Facebook turns to Twitter to explain outages Continue reading Facebook turns to Twitter to explain outages
On Wednesday, in what seemed like a major shift, Mark Zuckerberg wrote that he wants to reorient Facebook around private, encrypted, and ephemeral messaging, rather than public sharing. This could have significant implications not just for regulators, who have been trying to get Facebook to crack down on offensive and violent content, but also for the future of news and information—including misinformation.
Continue reading Facebook says the future is private messaging, not public posts
CRIMSON TAZVINZWA, AIWA! NEWS INTERNATIONAL|Despite high profile scandals Facebook continues to solidify its position in digitized marketing and advertising; it’s … Continue reading NEW YORK TIMES: Happy Birthday, Facebook! 15 years today — and what a rollercoaster it has been.
Data breaches, information leaks and misinformation, oh my!
Users are facing a multitude of factors influencing the debate on whether they should delete their Facebook accounts due to scandals involving the company.
A new wave of users decided Wednesday to leave the site for good following a New York Times report revealing that the social media giant shared users’ personal data with third-party sites such as Netflix, Spotify and Amazon.
“I remember simpler times, when my biggest facebook concern was whether I was tagged in that photo with my buddy’s bong visible in the background. Burn it down. #DeleteFacebook,” Twitter user @mjdono25 wrote. Continue reading Data breaches, information leaks and misinformation, oh my!
It’s a question that gets asked every time Facebook does something wrong, which seems to happen with rather depressing regularity: could this be the point at which public opinion finally begins to turn and people to delete their accounts, or at least stop using the service so much? Or will the vast majority of users ignore the latest incident, the way they have so many similar events over the past few years? The latest incident, of course, was a report from The New York Times just before the holidays that suggested Facebook provided data access to certain tech giants that went far beyond what it told users, even after the company promised the Federal Trade Commission in 2011 that it would clean up its act.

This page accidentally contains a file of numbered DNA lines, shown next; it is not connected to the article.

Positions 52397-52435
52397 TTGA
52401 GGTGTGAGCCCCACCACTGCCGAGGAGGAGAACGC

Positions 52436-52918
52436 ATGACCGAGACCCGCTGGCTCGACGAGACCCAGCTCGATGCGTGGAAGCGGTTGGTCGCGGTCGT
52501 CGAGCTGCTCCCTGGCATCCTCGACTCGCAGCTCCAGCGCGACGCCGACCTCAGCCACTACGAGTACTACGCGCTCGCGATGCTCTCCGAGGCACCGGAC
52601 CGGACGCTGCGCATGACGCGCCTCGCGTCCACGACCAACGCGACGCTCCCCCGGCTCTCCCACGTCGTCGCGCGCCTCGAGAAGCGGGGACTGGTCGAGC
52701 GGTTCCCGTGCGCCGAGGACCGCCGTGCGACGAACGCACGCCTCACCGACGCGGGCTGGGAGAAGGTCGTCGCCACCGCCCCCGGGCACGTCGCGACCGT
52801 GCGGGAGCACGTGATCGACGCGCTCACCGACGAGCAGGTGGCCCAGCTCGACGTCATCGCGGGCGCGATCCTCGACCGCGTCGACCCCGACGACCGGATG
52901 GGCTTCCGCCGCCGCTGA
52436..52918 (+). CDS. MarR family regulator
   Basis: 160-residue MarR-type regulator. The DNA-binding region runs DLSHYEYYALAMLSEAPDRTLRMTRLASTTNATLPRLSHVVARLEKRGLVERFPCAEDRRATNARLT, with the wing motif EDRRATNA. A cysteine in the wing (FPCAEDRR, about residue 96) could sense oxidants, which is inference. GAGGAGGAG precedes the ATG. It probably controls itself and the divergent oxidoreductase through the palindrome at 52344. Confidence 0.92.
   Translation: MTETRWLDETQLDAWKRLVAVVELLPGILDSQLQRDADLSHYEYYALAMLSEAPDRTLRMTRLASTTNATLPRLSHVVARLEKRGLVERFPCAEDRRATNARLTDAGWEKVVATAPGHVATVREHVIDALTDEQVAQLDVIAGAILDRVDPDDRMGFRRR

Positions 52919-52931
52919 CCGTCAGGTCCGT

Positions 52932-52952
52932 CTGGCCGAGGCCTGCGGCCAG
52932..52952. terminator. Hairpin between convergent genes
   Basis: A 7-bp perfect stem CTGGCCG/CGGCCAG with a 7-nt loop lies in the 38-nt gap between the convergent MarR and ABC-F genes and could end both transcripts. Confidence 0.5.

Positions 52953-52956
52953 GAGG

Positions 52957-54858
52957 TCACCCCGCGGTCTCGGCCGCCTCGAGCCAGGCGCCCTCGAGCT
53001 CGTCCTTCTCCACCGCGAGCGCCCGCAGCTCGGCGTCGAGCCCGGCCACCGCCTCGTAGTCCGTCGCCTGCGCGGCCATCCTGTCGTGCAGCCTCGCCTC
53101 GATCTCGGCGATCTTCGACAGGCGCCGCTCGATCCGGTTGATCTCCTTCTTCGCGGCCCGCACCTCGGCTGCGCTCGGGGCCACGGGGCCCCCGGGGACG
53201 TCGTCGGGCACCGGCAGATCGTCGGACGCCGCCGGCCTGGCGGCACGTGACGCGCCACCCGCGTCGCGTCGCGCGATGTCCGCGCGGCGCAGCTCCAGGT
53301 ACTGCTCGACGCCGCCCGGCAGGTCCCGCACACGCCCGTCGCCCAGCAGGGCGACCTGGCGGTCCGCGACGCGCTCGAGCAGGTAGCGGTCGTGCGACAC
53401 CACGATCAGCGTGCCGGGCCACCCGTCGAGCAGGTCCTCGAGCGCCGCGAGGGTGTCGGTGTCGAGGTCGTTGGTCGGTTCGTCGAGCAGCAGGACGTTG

Although the details of the Times report were exaggerated in some cases (as I have noted), the news was enough to convince certain prominent users and celebrities to quit the network. Walt Mossberg, the veteran technology columnist for The Wall Street Journal, announced that he was deleting his account, as did Columbia University law professor and author Tim Wu, and the singer and pop-cultural icon known as Cher. Reaction to the Times story triggered a #DeleteFacebook hashtag campaign on Twitter, one that hit the trending topics section, and a number of news outlets—including The New York Times—wrote articles about how to delete your account (your account isn’t actually deleted until 30 days after you make the request, and it can take up to 90 days for all your data to be removed). Continue reading Facebook and social media; can they survive the wave of ‘accounts deletes’ of 2019?